End-time Elijah and miracles
Other signs of the end-time setting of the gospels: John the Baptist is depicted as the new Elijah prophesied to appear at the end times. The miracles of Jesus themselves are the signs of the new age e.g. Isaiah 35, in addition to repeating the miracles of Moses, Elijah, Elisha. Certainly it is evident to readers of Isaiah 35 that we are reading metaphors of spiritual revival but it is also not difficult to see many of the miracles in the gospels being symbolic of conversions of the gentiles, spiritual awakening and salvation, and so forth. Even more mundane events such as the controversy over the plucking of wheat on the sabbath cease to pose any historical problems when we read them as metaphors (e.g. the removal of legalistic boundaries to the partaking of the bread or law/word of God.) Several of the miracles point to the healing or salvation of gentiles (e.g. the leper, the child or servant, the centurion).
The Lord’s Prayer is another eschatological passage. The sanctification of the name of God is an end-time event (Isaiah 30:27; 59:19) and the request for daily bread speaks of the time when the new manna, the spiritual law of God, will be delivered daily. The Kingdom to come has begun to arrive already with the advent of Jesus.
There remains only one explanation: Paul believed in such a celestial being, in a divine Christ, before he believed in Jesus. — Paul, by William Wrede
I found this little book of particular interest not because of the ideas themselves but because of who wrote them. William Wrede is best known for his study of the Gospel of Mark, The Messianic Secret. I was unaware until recently that he also wrote a book about Paul. It’s available on archive.org — http://archive.org/details/Paulpaulus The link is to the English language translation. (It’s not a long book: 180 somewhat small pages only a light population of words on each.)
Wrede cannot accept that Paul himself arrived at all of his concepts and theology relating to Christ simply from meditating on what he knew of the historical Jesus. Even the ethics that Paul teaches derive from Judaism and not from Jesus, he explains. From the reports of the life of a man who existed only a few years earlier it is inconceivable, Wrede argues, that Paul could have arrived at his vision of the celestial pre-existence of the risen Jesus or so magnified the stories of the mortal man that he imagined him as a “superhuman Son of God”.
There remains only one explanation: Paul believed in such a celestial being, in a divine Christ, before he believed in Jesus. Until he became a Christian it seemed to him sacrilege to call Jesus the Christ. This man did not answer at all to the divine figure of Christ which Paul bore within him. But in the moment of conversion, when Jesus appeared before him in the shining glory of his risen existence, Paul identified him with his own Christ, and straightway transferred to Jesus all the conceptions which he already had of the celestial being—for instance, that he had existed before the world and had taken part in its creation. The man Jesus was really, therefore, only the wearer of all those mighty predicates which had already been established; but the bliss of the apostle lay in this, that he could now regard what had hitherto been a mere hope, as a tangible reality which had comeinto the world. Here again we see the great importance ofthe fact that he had not known Jesus. Intimate disciples could not so readily believe that the man with whom they had sat at table in Capernaum, or sailed on the Lake of Galilee, was the creator of the world. But in Paul’s way there was no such obstacle.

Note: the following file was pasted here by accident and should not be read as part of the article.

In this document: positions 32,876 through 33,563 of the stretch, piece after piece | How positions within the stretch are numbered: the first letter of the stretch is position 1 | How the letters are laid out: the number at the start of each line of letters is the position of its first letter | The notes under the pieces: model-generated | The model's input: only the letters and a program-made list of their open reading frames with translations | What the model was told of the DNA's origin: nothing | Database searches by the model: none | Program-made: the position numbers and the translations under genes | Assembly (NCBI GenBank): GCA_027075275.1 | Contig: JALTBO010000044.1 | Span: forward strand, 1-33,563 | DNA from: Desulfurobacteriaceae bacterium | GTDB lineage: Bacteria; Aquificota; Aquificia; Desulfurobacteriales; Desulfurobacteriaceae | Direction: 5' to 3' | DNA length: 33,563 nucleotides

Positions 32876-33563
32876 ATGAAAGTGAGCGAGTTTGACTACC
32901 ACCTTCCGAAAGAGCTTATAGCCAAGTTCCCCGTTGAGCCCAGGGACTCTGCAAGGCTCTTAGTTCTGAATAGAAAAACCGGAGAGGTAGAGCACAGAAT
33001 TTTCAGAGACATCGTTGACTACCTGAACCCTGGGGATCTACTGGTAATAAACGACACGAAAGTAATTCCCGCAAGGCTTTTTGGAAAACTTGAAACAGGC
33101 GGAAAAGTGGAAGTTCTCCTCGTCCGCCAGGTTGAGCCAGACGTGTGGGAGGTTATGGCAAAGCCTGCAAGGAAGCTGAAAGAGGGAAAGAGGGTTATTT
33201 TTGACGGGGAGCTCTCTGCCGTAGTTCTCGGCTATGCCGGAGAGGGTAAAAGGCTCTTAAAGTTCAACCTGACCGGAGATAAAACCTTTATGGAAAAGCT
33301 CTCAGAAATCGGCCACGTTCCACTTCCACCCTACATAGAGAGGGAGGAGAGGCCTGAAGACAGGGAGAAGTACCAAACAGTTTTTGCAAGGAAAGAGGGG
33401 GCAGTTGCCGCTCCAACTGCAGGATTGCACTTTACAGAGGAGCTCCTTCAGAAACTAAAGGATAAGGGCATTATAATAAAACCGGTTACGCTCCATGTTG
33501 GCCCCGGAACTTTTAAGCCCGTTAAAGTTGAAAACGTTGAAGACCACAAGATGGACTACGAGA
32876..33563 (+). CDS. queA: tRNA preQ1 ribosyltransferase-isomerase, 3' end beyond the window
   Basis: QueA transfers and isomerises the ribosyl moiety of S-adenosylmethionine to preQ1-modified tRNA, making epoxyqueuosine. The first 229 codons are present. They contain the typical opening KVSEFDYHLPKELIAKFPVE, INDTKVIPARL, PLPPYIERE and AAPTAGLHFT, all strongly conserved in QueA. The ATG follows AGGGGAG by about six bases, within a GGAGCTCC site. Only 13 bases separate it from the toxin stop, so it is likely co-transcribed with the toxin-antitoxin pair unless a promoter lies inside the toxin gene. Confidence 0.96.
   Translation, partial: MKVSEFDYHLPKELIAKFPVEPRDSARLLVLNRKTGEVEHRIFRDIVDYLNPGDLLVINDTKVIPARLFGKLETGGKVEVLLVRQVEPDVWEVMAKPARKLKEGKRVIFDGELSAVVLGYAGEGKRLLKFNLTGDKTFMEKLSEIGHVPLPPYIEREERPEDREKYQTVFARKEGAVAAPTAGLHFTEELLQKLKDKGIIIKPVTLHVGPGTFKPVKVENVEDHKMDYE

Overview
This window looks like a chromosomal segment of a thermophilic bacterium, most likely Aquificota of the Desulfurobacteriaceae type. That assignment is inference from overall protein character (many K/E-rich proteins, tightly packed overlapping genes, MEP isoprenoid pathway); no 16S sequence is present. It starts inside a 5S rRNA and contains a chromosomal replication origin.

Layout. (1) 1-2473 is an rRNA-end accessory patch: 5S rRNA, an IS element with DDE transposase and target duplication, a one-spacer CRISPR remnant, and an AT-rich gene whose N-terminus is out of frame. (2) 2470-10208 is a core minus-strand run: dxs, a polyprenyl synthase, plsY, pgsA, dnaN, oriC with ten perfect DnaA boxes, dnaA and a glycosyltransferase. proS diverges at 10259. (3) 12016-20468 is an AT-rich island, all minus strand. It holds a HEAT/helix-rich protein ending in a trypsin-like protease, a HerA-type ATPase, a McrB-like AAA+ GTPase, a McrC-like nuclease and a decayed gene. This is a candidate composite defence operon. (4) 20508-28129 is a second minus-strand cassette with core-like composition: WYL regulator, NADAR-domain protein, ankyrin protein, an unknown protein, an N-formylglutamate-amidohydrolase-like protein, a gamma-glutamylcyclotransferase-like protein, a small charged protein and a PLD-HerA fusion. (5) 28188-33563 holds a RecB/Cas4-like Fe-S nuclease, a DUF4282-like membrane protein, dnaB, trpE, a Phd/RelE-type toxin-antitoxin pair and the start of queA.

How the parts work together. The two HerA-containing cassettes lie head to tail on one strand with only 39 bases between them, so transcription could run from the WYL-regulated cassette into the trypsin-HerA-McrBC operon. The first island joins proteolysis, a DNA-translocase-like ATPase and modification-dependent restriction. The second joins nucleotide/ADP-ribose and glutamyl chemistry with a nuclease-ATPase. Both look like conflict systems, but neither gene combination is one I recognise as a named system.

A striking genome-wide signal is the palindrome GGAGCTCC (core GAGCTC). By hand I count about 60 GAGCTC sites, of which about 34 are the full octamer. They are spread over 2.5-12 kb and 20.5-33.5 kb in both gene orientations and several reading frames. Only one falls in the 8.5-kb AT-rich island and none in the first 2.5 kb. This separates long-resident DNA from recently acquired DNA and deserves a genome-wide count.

If Paul was acquainted with this divine Christ before his conversion, there must have beencircles in Judaism which held the same belief. But can such a belief in this field be really authenticated? So much is certain, that Jewish apocalyptic books are really cognizant of a Messiah, who before his appearance lives in heaven, and is more exalted than the angels themselves. This is a datum of the highest importance. Whether, however, every feature in the Pauline Christ can be explained by means of the extant apocalyptic accounts of Messiah, is a question we shall not here attempt to decide. Investigation is only now beginning to master the problem aright. The immediate point of supreme importance is the perception of this fact: that the Pauline Christ cannot be understood unless we assume that Paul, while still a Pharisee, possessed a number of definite conceptions concerning a divine being, which were afterwards transferred to the historical Jesus?
So how did it all happen in Wrede’s view?
First comes the idea of Christ. On this the whole conception of the redemption rests. For the death and resurrection of Christ are not regarded as the experiences of a man, but as the experiences of an incarnate divine being. It is upon this that their universal, world-redeemed significance depends. The key to the problem, in itself so enigmatical, why the Son of God became a man, was found by Paul in this twofold event. The idea of the redemption itself was again determined by the conceptions which the apostle brought with him. He expected his Christ to vanquish the evil powers of the world, including the demons, and to inaugurate a new condition of things. The accomplishmentof this task was found, where but in the two events of salvation? How Paul came to find it there must remain an open question. Probably these thoughts had long been definitely formulated in his mind before he was led by polemical exigencies to mint the doctrine of justification.